### Abstract

Language | English |
---|---|

Pages | 1246-1257 |

Number of pages | 12 |

Journal | Operations Research |

Volume | 59 |

Issue number | 5 |

DOIs | |

Publication status | Published - Sep 2011 |

### Fingerprint

### Keywords

- decision analysis
- networks/graphs
- risk analysis
- military games

### Cite this

*Operations Research*,

*59*(5), 1246-1257. https://doi.org/10.1287/opre.1110.0983

}

*Operations Research*, vol. 59, no. 5, pp. 1246-1257. https://doi.org/10.1287/opre.1110.0983

**Patrolling games.** / Alpern, Steve; Morton, Alec; Papadaki, Katerina.

Research output: Contribution to journal › Article

TY - JOUR

T1 - Patrolling games

AU - Alpern, Steve

AU - Morton, Alec

AU - Papadaki, Katerina

PY - 2011/9

Y1 - 2011/9

N2 - A key operational problem for those charged with the security of vulnerable facilities (such as airports or art galleries) is the scheduling and deployment of patrols. Motivated by the problem of optimizing randomized, and thus unpredictable, patrols, we present a class of patrolling games. The facility to be patrolled can be thought of as a network or graph Q of interconnected nodes (e.g., rooms, terminals), and the Attacker can choose to attack any node of Q within a given time T. He requires m consecutive periods there, uninterrupted by the Patroller, to commit his nefarious act (and win). The Patroller can follow any path on the graph. Thus, the patrolling game is a win-lose game, where the Value is the probability that the Patroller successfully intercepts an attack, given best play on both sides. We determine analytically either the Value of the game, or bounds on the Value, for various classes of graphs, and we discuss possible extensions and generalizations.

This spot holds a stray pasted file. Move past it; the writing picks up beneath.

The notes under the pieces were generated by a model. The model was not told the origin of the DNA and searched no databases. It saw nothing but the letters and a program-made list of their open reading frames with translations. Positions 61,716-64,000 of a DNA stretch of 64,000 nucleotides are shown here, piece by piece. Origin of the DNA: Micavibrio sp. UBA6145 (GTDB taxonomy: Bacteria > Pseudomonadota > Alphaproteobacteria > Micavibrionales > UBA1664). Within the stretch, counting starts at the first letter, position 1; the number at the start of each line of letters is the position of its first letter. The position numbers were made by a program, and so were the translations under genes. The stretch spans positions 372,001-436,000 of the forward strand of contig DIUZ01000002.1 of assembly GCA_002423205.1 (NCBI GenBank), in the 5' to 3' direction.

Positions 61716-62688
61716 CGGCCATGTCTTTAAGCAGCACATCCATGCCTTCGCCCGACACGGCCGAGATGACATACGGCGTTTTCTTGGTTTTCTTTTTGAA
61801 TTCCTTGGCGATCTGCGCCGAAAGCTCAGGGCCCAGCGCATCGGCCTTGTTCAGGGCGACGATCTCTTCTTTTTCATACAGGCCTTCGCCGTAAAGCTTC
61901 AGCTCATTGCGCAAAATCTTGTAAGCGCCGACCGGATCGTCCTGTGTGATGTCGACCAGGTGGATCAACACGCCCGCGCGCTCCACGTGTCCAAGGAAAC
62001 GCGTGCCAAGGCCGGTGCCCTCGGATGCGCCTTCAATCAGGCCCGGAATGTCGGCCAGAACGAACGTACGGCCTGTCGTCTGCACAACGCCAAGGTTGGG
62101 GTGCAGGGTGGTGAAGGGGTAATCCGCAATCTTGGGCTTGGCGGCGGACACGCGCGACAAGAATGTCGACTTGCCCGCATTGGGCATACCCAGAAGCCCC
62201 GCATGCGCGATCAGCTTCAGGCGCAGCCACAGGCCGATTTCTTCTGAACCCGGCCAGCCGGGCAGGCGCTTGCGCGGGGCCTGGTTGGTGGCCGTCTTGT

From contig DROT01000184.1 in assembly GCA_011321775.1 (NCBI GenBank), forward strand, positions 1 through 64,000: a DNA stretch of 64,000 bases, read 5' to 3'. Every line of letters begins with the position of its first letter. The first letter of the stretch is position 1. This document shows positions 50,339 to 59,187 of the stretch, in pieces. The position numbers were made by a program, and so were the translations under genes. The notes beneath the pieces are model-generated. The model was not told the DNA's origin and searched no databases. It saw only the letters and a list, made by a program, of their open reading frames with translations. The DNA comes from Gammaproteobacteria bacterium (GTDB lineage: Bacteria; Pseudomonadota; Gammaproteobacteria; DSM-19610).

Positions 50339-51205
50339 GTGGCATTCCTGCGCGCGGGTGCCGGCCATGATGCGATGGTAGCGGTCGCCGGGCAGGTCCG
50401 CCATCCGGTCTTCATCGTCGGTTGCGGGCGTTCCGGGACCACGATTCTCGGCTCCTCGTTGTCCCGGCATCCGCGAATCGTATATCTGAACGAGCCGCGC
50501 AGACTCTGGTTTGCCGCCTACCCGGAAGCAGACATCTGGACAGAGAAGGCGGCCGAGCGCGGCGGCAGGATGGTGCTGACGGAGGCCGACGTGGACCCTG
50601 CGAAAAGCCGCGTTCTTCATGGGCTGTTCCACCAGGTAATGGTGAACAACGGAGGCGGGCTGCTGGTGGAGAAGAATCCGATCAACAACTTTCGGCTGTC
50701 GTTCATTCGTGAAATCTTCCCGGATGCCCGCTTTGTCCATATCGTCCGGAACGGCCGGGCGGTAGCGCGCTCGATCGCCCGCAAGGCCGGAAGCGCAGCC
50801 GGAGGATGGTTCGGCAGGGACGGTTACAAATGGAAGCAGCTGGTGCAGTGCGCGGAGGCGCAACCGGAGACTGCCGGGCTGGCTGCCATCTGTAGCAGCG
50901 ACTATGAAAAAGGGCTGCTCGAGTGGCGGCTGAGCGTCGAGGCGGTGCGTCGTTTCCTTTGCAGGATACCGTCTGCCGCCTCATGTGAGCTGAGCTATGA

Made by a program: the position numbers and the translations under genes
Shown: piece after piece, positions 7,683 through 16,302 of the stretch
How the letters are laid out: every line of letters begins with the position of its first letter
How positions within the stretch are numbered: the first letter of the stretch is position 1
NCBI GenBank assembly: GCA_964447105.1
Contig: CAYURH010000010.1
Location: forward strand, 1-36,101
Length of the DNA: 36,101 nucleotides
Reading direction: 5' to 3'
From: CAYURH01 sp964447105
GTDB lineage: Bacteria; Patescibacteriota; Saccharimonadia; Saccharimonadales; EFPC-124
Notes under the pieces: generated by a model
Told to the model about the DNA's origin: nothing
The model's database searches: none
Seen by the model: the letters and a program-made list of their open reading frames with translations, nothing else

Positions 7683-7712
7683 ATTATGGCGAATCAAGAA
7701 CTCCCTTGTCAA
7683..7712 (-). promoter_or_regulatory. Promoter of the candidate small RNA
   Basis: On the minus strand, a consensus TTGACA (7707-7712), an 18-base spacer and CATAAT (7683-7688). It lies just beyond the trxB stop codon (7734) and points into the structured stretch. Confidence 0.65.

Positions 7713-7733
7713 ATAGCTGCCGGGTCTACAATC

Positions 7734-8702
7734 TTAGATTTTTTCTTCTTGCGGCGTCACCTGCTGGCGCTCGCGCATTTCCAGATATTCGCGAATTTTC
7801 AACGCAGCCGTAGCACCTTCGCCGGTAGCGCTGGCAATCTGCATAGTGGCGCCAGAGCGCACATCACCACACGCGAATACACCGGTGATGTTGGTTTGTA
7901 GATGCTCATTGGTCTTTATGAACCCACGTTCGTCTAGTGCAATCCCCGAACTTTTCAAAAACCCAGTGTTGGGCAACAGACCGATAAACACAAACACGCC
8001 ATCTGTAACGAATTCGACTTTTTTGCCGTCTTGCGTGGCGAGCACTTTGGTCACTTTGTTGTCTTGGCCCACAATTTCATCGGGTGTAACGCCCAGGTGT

AB - A key operational problem for those charged with the security of vulnerable facilities (such as airports or art galleries) is the scheduling and deployment of patrols. Motivated by the problem of optimizing randomized, and thus unpredictable, patrols, we present a class of patrolling games. The facility to be patrolled can be thought of as a network or graph Q of interconnected nodes (e.g., rooms, terminals), and the Attacker can choose to attack any node of Q within a given time T. He requires m consecutive periods there, uninterrupted by the Patroller, to commit his nefarious act (and win). The Patroller can follow any path on the graph. Thus, the patrolling game is a win-lose game, where the Value is the probability that the Patroller successfully intercepts an attack, given best play on both sides. We determine analytically either the Value of the game, or bounds on the Value, for various classes of graphs, and we discuss possible extensions and generalizations.

KW - decision analysis

KW - networks/graphs

KW - risk analysis

KW - military games

UR - http://or.journal.informs.org/

U2 - 10.1287/opre.1110.0983

DO - 10.1287/opre.1110.0983

M3 - Article

VL - 59

SP - 1246

EP - 1257

JO - Operations Research

T2 - Operations Research

JF - Operations Research

SN - 0030-364X

IS - 5

ER -